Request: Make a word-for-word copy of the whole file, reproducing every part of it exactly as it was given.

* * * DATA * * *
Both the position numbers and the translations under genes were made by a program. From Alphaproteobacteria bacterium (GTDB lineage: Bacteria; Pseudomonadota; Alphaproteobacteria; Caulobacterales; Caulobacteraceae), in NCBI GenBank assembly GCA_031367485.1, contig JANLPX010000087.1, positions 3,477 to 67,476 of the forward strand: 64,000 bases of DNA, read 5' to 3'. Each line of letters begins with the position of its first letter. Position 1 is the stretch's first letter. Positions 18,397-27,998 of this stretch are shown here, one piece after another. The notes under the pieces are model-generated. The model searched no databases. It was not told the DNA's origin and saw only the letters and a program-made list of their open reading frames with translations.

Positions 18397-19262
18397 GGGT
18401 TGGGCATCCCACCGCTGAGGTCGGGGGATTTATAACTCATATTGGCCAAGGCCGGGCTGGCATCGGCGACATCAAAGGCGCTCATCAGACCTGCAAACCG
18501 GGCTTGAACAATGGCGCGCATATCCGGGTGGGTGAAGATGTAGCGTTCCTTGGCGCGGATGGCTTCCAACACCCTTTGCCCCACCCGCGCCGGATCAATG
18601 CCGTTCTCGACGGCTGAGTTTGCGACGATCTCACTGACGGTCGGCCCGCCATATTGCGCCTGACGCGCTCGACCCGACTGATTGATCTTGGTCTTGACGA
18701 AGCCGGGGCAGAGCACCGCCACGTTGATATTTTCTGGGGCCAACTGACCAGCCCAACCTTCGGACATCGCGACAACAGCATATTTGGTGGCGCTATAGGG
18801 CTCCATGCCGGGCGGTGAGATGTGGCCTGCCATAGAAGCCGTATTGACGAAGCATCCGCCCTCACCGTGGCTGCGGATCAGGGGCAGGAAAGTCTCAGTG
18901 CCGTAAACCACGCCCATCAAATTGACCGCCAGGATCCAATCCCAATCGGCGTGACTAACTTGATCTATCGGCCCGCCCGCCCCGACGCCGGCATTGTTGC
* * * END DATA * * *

Both the position numbers and the translations under genes were made by a program. From Alphaproteobacteria bacterium (GTDB lineage: Bacteria; Pseudomonadota; Alphaproteobacteria; Caulobacterales; Caulobacteraceae), in NCBI GenBank assembly GCA_031367485.1, contig JANLPX010000087.1, positions 3,477 to 67,476 of the forward strand: 64,000 bases of DNA, read 5' to 3'. Each line of letters begins with the position of its first letter. Position 1 is the stretch's first letter. Positions 18,397-27,998 of this stretch are shown here, one piece after another. The notes under the pieces are model-generated. The model searched no databases. It was not told the DNA's origin and saw only the letters and a program-made list of their open reading frames with translations.

Positions 18397-19262
18397 GGGT
18401 TGGGCATCCCACCGCTGAGGTCGGGGGATTTATAACTCATATTGGCCAAGGCCGGGCTGGCATCGGCGACATCAAAGGCGCTCATCAGACCTGCAAACCG
18501 GGCTTGAACAATGGCGCGCATATCCGGGTGGGTGAAGATGTAGCGTTCCTTGGCGCGGATGGCTTCCAACACCCTTTGCCCCACCCGCGCCGGATCAATG
18601 CCGTTCTCGACGGCTGAGTTTGCGACGATCTCACTGACGGTCGGCCCGCCATATTGCGCCTGACGCGCTCGACCCGACTGATTGATCTTGGTCTTGACGA
18701 AGCCGGGGCAGAGCACCGCCACGTTGATATTTTCTGGGGCCAACTGACCAGCCCAACCTTCGGACATCGCGACAACAGCATATTTGGTGGCGCTATAGGG
18801 CTCCATGCCGGGCGGTGAGATGTGGCCTGCCATAGAAGCCGTATTGACGAAGCATCCGCCCTCACCGTGGCTGCGGATCAGGGGCAGGAAAGTCTCAGTG
18901 CCGTAAACCACGCCCATCAAATTGACCGCCAGGATCCAATCCCAATCGGCGTGACTAACTTGATCTATCGGCCCGCCCGCCCCGACGCCGGCATTGTTGC